Location: Location not imported yet.Title: Technical Report: Serial collections of placentomes during parturition in cattle and subsequent reproductive performance Author
|Cushman, Robert - Bob|
Submitted to: Journal of Animal Science
Publication Type: Peer Reviewed Journal
Publication Acceptance Date: 1/28/2013
Publication Date: 5/1/2013
Publication URL: http://handle.nal.usda.gov/10113/59673
Citation: McNeel, A.K., Ondrak, J.D., Cushman, R.A. 2013. Technical Report: Serial collections of placentomes during parturition in cattle and subsequent reproductive performance. Journal of Animal Science. 91(5):2119-2121. Interpretive Summary: The information contained within this technical report provides researchers with the plans for a new tissue collection device, a description of its use, and the potential effects of repeated tissue collections. The device is designed to collect soft tissues, in this case placenta, using readily available materials. We found that animals subjected to multiple collections of placental tissues using this device are less likely to expire and were able to become pregnant within 110 days of the procedure.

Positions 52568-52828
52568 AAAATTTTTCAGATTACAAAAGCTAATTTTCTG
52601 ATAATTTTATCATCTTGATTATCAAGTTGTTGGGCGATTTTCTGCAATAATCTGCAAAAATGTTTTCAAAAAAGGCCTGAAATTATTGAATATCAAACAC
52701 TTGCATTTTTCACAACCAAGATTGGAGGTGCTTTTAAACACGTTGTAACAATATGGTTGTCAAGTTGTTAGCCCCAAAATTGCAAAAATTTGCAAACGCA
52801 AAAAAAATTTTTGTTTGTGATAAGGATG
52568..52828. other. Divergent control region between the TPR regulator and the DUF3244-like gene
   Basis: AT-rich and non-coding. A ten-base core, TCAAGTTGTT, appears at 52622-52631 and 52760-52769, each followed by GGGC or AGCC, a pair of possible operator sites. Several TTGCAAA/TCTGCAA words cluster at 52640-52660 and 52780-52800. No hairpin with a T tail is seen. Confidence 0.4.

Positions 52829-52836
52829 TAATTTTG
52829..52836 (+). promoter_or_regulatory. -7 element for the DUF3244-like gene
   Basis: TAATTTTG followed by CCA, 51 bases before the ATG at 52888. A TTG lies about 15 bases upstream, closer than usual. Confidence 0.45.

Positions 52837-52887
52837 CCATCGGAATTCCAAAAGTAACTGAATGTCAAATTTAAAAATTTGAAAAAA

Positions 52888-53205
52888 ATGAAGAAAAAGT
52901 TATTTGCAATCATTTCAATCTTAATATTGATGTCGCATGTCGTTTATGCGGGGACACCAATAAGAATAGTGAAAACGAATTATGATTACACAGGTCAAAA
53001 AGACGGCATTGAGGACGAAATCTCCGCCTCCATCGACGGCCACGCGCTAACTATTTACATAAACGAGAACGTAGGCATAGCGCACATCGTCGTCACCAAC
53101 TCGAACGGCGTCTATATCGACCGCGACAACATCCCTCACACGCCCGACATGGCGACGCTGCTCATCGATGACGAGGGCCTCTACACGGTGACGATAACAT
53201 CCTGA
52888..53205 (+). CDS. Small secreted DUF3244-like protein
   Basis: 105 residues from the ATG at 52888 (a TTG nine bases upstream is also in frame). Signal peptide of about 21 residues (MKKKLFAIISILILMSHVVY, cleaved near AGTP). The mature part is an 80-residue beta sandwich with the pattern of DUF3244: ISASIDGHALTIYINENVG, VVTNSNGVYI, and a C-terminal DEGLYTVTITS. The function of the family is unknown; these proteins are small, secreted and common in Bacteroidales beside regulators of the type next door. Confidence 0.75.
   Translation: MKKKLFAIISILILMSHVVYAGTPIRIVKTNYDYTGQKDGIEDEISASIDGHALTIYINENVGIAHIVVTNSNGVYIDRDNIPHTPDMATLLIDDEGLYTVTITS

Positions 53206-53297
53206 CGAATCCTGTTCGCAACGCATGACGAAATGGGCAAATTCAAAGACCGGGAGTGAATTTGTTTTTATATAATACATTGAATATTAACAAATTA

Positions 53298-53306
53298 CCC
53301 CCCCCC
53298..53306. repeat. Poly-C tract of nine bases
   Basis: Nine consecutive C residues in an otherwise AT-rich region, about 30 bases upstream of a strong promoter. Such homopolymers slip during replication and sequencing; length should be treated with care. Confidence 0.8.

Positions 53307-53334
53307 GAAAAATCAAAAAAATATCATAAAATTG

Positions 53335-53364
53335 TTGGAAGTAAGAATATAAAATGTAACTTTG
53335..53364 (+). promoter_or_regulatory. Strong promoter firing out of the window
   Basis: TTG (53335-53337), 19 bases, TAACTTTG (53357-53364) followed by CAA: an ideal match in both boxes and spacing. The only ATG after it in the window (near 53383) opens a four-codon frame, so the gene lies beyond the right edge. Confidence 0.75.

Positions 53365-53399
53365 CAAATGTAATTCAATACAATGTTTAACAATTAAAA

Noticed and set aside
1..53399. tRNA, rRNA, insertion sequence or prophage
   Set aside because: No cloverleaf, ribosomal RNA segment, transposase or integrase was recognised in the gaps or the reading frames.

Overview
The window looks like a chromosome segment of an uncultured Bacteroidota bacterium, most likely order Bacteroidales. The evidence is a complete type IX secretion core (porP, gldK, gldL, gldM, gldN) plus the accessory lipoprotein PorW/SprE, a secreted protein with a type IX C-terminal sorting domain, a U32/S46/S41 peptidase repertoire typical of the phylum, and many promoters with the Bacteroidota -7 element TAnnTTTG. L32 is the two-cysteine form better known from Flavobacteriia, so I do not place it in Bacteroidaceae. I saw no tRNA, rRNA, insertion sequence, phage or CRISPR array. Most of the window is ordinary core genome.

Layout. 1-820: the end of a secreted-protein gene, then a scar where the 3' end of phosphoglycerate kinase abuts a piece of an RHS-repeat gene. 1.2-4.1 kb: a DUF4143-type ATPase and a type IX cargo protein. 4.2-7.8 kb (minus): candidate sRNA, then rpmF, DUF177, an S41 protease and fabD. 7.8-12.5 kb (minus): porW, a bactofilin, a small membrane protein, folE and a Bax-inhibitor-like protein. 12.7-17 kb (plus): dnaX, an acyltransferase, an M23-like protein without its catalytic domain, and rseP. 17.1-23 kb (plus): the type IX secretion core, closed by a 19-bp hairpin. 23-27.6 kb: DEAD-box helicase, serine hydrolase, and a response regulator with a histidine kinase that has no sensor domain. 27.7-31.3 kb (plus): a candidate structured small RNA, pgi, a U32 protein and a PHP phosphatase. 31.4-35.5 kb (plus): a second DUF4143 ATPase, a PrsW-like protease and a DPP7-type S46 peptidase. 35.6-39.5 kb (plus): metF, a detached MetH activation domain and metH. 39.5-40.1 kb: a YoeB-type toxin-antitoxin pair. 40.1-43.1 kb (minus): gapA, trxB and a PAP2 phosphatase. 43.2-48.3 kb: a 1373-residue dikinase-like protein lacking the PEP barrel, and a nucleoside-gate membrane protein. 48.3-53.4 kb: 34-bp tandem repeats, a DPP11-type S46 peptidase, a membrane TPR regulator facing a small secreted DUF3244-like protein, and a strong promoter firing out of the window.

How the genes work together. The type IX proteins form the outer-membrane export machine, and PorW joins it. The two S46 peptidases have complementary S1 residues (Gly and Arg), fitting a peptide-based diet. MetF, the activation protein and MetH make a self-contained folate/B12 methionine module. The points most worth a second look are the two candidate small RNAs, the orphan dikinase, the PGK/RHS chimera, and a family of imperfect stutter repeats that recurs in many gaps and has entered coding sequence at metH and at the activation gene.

Technical Abstract: Placental separation is a complex physiological event in reproductive physiology and the underlying molecular mechanisms remain unclear. When comparing different experiments the timing of tissue collections is a significant consideration due to the variability in time between fetal expulsion and expulsion of the placenta (30 min to >24 h). This makes comparison of tissues samples across animals difficult and supports the need for serial tissue collections within animal. Additionally, the instrument most commonly used, a modified Richter-Resinsinger effeminator, for placentome collections is difficult to obtain and there are no data in the literature record regarding subsequent reproductive performance of animals subjected placentome collections. To facilitate continued research into the physiology behind placental separation, we designed an instrument from readily available components and performed serial transvaginal placentome collections in cattle. Three placentomes at 2-h intervals were collected after expulsion of the calf in 18 multiparous cows. There was no incidence of mortality and all cows resumed estrous after the procedure. Neither time from placentome collection nor age had a significant effect on pregnancy status at diagnosis (P > 0.05). These results demonstrate the viability of and utility of this device for collecting multiple placentomes in cattle.